10. Run at the dog.
A wise woman once told me that when something scares you, just “Run at the dog.” Rather than walking up to that scary, growling, teeth-baring dog, run right towards it with no fear. Now, I don’t recommend you actually run at a real dog, but the metaphor stands. Running toward what makes you feel uncomfortable is a great way to overcome that discomfort and build resilience.
In life, a great many things may make you feel uncomfortable. For example, if you’re worried about your finances, you may not want to look at your credit card balance. Or if you had a bad day at work, you may want to drink alcohol to forget about it all. But this kind of emotional avoidance can be dangerous because the emotions never get resolved.
Instead, they fester and build up. If you’re not addressing negative emotions, they never go away, and you carry them with you wherever you go. Now, imagine facing a big challenge when you’re already carrying a bunch of negative emotions with you. It’s going to be a lot harder to cope, be resilient, and thrive.
So if you are the type to avoid feeling uncomfortable — for example by avoiding doing things that will be hard, having difficult conversations, or being out of your comfort zone — challenge yourself to feel uncomfortable, just in small ways at first. For example, I used to have a hard time speaking up.
To get out of my comfort zone, I challenged myself by speaking up at least once in every meeting. At first, my heart would beat like crazy. I was a sweating, miserable mess. Now, I contribute freely to conversations and don’t even think about it. All that fear that I used to take with me to every situation is now gone.
You can do it too. Think of something small that makes you uncomfortable, something other people might even find silly, and face your fear. Run at the dog.
Don’t let yourself back down. If you do, your fear will just build, preventing you from moving forward in the ways you desire.
11. Use your negative emotions to propel you forward.
I’ve spent a lot of time helping you learn how to increase positive emotions and decrease negative emotions. But it’s important to remember that negative emotions are completely normal and healthy. Besides, negative emotions have benefits too.
Negative emotions like sadness and grief help communicate to others that we need their support and kindness. Negative emotions like anger can help motivate us to take action, make changes in our lives, and maybe even change the world.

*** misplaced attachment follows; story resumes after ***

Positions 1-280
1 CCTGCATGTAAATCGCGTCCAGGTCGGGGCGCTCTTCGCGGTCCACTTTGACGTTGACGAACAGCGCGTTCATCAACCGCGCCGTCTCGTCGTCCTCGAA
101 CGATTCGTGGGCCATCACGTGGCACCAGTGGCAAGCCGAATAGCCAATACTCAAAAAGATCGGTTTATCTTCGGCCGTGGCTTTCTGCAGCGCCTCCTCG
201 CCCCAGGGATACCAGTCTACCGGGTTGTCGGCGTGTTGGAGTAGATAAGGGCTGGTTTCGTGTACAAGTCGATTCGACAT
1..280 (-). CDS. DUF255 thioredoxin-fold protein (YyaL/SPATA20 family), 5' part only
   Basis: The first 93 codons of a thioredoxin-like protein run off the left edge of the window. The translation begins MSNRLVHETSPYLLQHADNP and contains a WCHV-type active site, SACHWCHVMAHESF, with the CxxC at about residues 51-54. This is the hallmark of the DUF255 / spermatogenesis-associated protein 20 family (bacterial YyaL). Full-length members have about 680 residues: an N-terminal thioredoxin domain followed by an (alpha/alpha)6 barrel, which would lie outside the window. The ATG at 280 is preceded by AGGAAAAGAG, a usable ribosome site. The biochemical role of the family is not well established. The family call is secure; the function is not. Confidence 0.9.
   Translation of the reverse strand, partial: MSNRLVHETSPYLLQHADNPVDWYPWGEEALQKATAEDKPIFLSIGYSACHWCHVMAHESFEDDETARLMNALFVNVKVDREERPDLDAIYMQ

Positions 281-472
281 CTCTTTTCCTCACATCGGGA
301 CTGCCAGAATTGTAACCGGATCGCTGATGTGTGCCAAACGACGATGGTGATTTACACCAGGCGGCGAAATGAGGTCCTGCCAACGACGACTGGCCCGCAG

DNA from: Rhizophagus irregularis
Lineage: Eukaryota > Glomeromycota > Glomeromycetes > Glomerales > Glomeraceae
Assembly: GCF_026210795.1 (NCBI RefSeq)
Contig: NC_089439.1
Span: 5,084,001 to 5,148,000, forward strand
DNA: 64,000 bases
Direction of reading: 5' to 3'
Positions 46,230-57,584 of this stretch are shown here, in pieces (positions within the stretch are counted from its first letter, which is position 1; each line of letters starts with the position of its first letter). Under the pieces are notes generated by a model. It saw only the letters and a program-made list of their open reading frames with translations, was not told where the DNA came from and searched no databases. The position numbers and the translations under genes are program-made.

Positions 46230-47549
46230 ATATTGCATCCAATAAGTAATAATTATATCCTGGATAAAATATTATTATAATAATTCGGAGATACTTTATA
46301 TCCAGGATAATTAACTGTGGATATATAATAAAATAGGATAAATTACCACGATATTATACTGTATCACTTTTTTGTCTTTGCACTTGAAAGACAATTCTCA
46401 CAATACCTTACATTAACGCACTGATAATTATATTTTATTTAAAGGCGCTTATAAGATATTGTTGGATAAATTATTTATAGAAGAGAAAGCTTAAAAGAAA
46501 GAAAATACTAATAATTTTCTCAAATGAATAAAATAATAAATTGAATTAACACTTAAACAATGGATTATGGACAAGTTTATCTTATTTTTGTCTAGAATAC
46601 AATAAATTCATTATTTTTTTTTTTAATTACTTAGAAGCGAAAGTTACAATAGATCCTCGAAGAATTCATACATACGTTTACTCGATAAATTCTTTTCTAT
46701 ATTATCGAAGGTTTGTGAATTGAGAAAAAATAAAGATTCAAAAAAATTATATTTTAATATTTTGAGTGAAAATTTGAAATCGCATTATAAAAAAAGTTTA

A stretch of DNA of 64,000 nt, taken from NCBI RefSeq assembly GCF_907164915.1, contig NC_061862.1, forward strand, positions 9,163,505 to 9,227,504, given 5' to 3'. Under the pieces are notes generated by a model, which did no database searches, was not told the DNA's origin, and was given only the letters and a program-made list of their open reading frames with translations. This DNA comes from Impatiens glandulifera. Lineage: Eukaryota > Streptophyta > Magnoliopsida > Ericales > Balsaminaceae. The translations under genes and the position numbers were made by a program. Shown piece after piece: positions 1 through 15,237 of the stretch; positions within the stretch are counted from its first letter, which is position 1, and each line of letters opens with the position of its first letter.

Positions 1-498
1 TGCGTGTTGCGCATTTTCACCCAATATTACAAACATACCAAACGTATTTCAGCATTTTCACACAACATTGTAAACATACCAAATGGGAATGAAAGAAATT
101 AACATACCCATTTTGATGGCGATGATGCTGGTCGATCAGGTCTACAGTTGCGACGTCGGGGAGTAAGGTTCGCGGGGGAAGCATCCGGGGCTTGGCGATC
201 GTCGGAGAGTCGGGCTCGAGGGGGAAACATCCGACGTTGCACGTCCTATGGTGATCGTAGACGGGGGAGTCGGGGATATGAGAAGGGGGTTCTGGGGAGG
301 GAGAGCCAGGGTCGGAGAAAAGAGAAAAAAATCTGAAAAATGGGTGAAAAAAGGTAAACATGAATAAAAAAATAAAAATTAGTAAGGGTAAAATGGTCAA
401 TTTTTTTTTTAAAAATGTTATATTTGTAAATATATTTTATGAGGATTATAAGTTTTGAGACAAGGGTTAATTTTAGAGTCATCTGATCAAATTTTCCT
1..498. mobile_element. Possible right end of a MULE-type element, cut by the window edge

At their root, emotions are designed to direct our behavior in important ways. Casually pushing negative emotions aside without reflecting on where they come from can leave us stuck and unable to move forward in the ways we desire.
So when life throws you into a ditch, and you feel crappy, ask yourself, “Is this negative emotion trying to teach me something?”
Would pushing the negative emotion away leave whatever is causing this negative emotion intact? Must something be done to stop this negative emotion from emerging again in the future? If so, then don’t push it away — use it to fuel change in your life or in the world. Pay attention to see if your negative emotions are trying to lead you in a positive direction. Then decide for yourself: Will you follow?
If you need help understanding your negative emotions, you could take some time alone to reflect or talk to a therapist or life coach.
Check out Berkeleywellbeing.com to learn how to find happiness, balance, and connection in our technology-obsessed world.
Cooney, R., et al., Neural correlates of rumination in depression. Cognitive, Affective, & Behavioral Neuroscience, 2010. 10(4): p. 470-478. Wallenstein, M.B. and M.K. Nock, Physical exercise as a treatment for non-suicidal self-injury: Evidence from a single case study. American Journal of Psychiatry, 2007. 164(2): p. 350-351. Jerath, R., et al., Physiology of long pranayamic breathing: neural respiratory elements may provide a mechanism that explains how slow deep breathing shifts the autonomic nervous system. Medical hypotheses, 2006. 67(3): p. 566-571.
Written by Tchiki Davis, Ph.D. Originally appeared in Psychology Today